>On Oct 15, 2012, at 8:54 PM, Haim <firstname.lastname@example.org> wrote: >> we cannot win this war.
>They play a different war, this is true. You accuse them >of publishing "grossly exaggerated" results and they >accuse you of "academic disagreement".
Exaggeration? Oh, no. We accuse them of fraud and they defame us. Exaggeration would be if scores improved 3% and they claim an improvement of 8%. Fraud is when they measure and report their own results, and actively sabotage efforts at independent assessment (you would almost think they have something to hide).
> But, let's keep this in perspective. As much as you >might want a crusade, I don't think that is possible >under any circumstances. History does not bode well for >crusades, which tells me that there is a fundamental >flaw in the very notion. And who needs them anyways?
There is no general principle of crusades. The Christian crusades of the 11th thru 13th centuries failed miserably because they were a weak, disorganized, and late response to the Muslim crusade which has been the single greatest and most successful colonization campaign in history, so it all depends. (The Muslims call their crusade "jihad". The two words mean exactly the same thing: holy war.)
Rather, the rule you are reaching for, Bob, is this: God is on the side of the bigger battalions. And it is precisely on this principle that I have been appealing, for more than ten years, to my friends on the right side of the Math Wars to stop their crusade against the Education Mafia. In other words, you got me exactly wrong. I am not the one who wants a crusade. I want my friends to stop their crusade.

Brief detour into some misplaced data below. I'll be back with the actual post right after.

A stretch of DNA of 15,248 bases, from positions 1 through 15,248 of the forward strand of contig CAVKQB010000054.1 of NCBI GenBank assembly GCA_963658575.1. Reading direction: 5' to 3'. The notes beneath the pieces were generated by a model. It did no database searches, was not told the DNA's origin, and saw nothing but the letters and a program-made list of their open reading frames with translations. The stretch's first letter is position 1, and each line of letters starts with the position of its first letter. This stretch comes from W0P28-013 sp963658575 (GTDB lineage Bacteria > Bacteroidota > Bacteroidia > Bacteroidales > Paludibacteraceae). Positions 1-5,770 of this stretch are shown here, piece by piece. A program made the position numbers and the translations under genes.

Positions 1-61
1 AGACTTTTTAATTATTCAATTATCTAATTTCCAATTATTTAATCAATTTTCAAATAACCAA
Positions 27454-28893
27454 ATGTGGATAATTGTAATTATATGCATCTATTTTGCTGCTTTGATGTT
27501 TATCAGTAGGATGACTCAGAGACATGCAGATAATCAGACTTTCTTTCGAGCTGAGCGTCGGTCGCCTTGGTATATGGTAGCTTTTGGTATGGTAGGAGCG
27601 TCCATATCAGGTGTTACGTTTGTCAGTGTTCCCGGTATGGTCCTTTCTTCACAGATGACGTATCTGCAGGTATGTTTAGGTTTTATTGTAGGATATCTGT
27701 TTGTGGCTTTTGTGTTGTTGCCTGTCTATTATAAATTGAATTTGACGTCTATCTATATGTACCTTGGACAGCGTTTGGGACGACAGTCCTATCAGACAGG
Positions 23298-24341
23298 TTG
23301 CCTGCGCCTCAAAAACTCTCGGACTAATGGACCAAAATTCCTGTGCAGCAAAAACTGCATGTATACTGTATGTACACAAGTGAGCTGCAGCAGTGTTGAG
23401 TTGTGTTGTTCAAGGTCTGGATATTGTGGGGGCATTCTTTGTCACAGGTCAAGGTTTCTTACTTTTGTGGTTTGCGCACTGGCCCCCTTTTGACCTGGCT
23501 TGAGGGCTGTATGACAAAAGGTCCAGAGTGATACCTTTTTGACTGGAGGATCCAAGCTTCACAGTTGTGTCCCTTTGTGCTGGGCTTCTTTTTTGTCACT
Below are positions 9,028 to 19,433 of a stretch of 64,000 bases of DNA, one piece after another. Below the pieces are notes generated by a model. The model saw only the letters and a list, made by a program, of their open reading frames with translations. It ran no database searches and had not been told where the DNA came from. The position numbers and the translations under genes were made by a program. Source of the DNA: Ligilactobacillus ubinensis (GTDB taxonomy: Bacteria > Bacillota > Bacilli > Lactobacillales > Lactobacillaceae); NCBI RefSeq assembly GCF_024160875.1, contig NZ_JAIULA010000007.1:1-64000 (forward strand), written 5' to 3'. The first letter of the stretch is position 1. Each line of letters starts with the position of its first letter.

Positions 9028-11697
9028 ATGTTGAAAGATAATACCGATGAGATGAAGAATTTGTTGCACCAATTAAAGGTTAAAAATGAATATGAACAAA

Not only can we not possibly win a direct confrontation with the Education Mafia, but we are worse off for the trying. By directly confronting the Education Mafia, we waste our energy and fail to take actions that might achieve results. It is a dead loss all around, for us and for generations of students, now and in the future.
>I am quite content to keep them in check by pointing out >their lack of honesty and method.
Eh? Are you smoking something? You are not keeping anybody in check. The Education Mafia are doing whatever they want to do, and they do not even know you exist.
>These poor bastards are pandering to social elements, >not mathematics. I grant you, they eek a living out of >their pandering, much like a reverend does with their >flock. They are like creationists. Zealots full of >ideology, void of fact or logic. How they got into >mathematics is for another book I guess.
I think you spend too much time bantering with Paul. We should all eek out a living the way the Education Mafia eek out a living. If you look at the economic literature, it turns out that teachers do quite well, by any objective standard. And, once a teacher leaves the classroom, to go either into administration or into the unions, they do even better. Just look up Randi Weingarten's salary, or the salary of the superintendent of your school district. And both of them have scads of deputies and assistants who also do very, very well.
>At times (like you) I think of storming their castles >and shaming the whole lot of them, but then I remember >history, the crusades, and realize that this is not >possible. Remember what I said before about people, >economy and weather. If you try to control economy such >that there is no weather, no variation, what happens? >Disaster, right? I think the same thing applies here. >The Hakes and Boalers are part of the weather, albeit, >the bad part. I am content with staying in good weather >and pointing out the bad. These poor bastards have been >struggling for 40 years and they will struggle for >another 40 years. I suspect that eventually they will >move on to something other than mathematics, cause it >really isn't working out for them here. But I don't >suspect they will change their ways.
The mistake you are making, Bob, is that you seem to think that your agenda is their agenda. By your standards, the Education Mafia is doing very badly. They don't care about your standards.